Periodically Reassess JVM Optimization for Significant Java Applications
The various Java Virtual Machine (JVM) garbage collectors all have much the same performance at small scale and for simple applications, or at least the differences are going to be small enough that they can be ignored for any practical purposes. It isn't worth the effort to profile and optimize JVM settings for a casual application, and doing that work isn't even good practice for working with larger, high traffic Java applications. It is, however, well worth profiling larger applications under load, trying out the different garbage collectors, and toggling a few other related options in the latest JVM implementations. There are many good optimization guides out there, but make sure you are working from a recent one, appropriate to the JVM implementation and Java version in question.
The point I wished to make here is this: given the changes implemented over the past few years of Java 7 and 8 development, the JVM optimization for any large Java application should be periodically reassessed. This is especially true if it was first put together in the Java 6 era or earlier, when a more limited and less effective set of optimizations were available. There is a tendency for the team that maintains a high-traffic or otherwise significant Java application to go with the flow and not rock the boat, working under the assumptions that (a) the JVM settings established during earlier development and release cycles are still close to optimal, and (b) that changes in the codebase since then have not introduced significant alterations into the application load and garbage collection characteristics. Neither of these are particularly good assumptions, especially as the years add up. In fact for any large application, rerunning a process of profiling and exploration of JVM optimization options every year or so is probably a good idea.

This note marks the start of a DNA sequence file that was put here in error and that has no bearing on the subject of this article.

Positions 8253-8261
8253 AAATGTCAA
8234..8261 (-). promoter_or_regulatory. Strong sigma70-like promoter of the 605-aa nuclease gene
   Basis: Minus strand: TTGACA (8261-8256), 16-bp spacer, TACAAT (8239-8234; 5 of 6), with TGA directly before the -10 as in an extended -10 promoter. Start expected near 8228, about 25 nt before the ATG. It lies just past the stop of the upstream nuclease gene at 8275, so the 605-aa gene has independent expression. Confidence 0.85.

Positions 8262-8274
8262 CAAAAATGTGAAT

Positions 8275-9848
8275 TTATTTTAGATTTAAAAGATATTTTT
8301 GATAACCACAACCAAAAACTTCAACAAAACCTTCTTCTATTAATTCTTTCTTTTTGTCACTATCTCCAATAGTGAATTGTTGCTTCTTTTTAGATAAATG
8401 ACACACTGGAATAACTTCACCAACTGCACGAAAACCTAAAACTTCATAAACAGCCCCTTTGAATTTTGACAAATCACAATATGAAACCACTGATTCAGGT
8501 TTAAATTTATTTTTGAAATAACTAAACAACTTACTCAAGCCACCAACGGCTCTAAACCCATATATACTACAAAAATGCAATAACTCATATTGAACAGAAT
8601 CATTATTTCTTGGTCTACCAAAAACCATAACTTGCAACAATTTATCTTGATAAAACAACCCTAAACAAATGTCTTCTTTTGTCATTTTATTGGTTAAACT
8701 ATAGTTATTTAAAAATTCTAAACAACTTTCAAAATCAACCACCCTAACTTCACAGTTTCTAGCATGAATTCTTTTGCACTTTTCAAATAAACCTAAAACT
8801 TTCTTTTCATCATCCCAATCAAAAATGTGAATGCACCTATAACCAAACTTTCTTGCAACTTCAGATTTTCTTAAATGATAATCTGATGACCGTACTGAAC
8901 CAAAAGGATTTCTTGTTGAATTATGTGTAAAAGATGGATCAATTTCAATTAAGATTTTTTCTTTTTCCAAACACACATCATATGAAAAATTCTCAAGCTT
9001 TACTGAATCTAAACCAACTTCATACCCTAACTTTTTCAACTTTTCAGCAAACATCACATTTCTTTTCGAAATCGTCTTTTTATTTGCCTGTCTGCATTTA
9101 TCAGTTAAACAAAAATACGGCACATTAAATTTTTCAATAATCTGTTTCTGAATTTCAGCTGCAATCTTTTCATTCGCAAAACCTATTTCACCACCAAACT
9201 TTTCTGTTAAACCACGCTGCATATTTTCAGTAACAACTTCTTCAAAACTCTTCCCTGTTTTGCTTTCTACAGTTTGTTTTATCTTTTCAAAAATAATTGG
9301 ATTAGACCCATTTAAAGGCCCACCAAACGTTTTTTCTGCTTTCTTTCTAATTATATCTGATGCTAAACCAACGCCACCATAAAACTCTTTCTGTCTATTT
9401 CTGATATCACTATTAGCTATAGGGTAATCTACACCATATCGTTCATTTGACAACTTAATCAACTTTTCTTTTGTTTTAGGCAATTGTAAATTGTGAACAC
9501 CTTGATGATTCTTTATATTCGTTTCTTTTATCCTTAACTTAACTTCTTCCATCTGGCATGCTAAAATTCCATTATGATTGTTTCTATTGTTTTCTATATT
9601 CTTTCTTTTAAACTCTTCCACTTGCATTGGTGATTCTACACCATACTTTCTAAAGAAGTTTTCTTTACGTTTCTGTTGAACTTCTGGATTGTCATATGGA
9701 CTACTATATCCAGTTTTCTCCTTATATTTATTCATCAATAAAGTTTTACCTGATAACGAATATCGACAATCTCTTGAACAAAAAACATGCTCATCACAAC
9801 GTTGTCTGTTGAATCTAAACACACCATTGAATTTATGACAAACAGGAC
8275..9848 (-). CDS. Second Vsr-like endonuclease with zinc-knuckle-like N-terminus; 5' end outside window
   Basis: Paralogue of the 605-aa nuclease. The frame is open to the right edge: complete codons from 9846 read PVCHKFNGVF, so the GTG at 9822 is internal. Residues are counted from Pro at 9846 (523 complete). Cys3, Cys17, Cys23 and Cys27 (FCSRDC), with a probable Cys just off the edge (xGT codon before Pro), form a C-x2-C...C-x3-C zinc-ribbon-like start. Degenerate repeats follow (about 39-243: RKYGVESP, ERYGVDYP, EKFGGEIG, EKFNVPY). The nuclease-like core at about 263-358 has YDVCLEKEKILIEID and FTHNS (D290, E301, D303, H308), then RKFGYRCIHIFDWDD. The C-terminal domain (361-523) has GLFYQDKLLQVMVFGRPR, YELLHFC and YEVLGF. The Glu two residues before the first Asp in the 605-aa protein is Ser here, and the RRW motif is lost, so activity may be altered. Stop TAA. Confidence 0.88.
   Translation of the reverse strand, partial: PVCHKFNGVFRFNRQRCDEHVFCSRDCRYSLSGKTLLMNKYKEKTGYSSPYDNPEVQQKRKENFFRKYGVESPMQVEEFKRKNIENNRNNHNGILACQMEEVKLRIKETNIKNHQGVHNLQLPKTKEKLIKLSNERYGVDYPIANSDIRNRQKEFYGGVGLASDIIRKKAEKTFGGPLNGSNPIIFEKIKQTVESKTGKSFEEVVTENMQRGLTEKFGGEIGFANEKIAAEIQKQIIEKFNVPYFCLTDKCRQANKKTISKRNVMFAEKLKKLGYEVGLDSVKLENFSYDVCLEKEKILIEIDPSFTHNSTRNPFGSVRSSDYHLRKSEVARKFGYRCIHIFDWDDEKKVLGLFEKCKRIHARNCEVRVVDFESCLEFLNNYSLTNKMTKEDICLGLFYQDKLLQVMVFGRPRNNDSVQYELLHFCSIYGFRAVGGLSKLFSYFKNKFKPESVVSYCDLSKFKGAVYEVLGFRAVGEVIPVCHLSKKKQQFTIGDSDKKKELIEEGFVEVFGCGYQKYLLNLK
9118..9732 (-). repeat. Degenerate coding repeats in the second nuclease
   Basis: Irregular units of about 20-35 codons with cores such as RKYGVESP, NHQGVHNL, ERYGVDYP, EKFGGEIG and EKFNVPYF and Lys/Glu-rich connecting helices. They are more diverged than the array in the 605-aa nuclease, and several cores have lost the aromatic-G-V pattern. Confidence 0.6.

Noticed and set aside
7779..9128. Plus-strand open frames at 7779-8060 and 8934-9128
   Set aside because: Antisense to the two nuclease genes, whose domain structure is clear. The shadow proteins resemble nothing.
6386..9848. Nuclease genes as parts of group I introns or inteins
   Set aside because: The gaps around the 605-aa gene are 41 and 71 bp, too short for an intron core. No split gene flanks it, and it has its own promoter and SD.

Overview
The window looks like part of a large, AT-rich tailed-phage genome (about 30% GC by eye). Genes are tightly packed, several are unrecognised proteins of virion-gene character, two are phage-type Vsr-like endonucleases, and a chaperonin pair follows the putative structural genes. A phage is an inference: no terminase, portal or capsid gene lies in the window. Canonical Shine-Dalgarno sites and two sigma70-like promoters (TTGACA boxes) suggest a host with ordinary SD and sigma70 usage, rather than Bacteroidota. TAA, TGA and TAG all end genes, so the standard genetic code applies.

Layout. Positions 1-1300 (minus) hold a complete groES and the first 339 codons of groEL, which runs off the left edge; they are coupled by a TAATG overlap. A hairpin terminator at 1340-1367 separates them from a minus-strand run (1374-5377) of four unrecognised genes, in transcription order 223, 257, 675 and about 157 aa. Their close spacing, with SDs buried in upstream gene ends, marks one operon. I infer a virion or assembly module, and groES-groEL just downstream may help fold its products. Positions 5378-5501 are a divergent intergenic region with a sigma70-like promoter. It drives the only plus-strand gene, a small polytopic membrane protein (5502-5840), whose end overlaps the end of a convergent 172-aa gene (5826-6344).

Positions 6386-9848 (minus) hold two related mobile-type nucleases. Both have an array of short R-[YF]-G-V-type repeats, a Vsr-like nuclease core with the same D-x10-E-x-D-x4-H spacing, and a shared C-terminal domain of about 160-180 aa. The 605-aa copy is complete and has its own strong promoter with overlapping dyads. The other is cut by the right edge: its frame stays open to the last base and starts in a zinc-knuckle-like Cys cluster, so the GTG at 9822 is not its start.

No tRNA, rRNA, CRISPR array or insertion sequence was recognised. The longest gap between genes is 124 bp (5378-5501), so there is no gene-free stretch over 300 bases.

It is also a good idea to export JVM metrics into a monitoring tool and make that a part of the application dashboard. This is easily accomplished with minimal effort when using third party services such as Datadog and the like, but can also be set up internally to an organization using open source tools like Zabbix, Nagios, and so forth. The first step along the road of letting your Java application drift away from optimal performance is to fail to pay attention to ongoing changes in JVM metrics, especially those involving garbage collection performance. If you don't have the metrics to hand, issues with garbage collection can manifest in ways that look a lot like thread starvation at higher server loads. Garbage collection issues are nowadays much more complex than just an obvious halt in processing across the board, and this is why one has to pay attention to the JVM internals. Developers can spend a lot of time chasing red herrings through a codebase and its thread pools rather than focusing on the culprit that would be obvious given a record of garbage collection metrics across recent history.
Java now has a number of different garbage collection implementations. For large applications the more recently developed Garbage First (G1) collector is well worth testing. For web applications with large heaps and thread pools it is typically a significant improvement over the default parallel collector; I've seen one large-scale application in which that change halved the number of servers required at the same time as it improved request response metrics. G1 may well become the default collector in later versions of Java on the strength of this sort of result. As noted above, for legacy applications that have migrated from Java 6 or earlier to Java 8 or later over the years, and which were thus originally launched prior to the availability of the G1 collector, it is especially important to reassess optimization - and giving the G1 collector a try is the first and most obvious step in that process.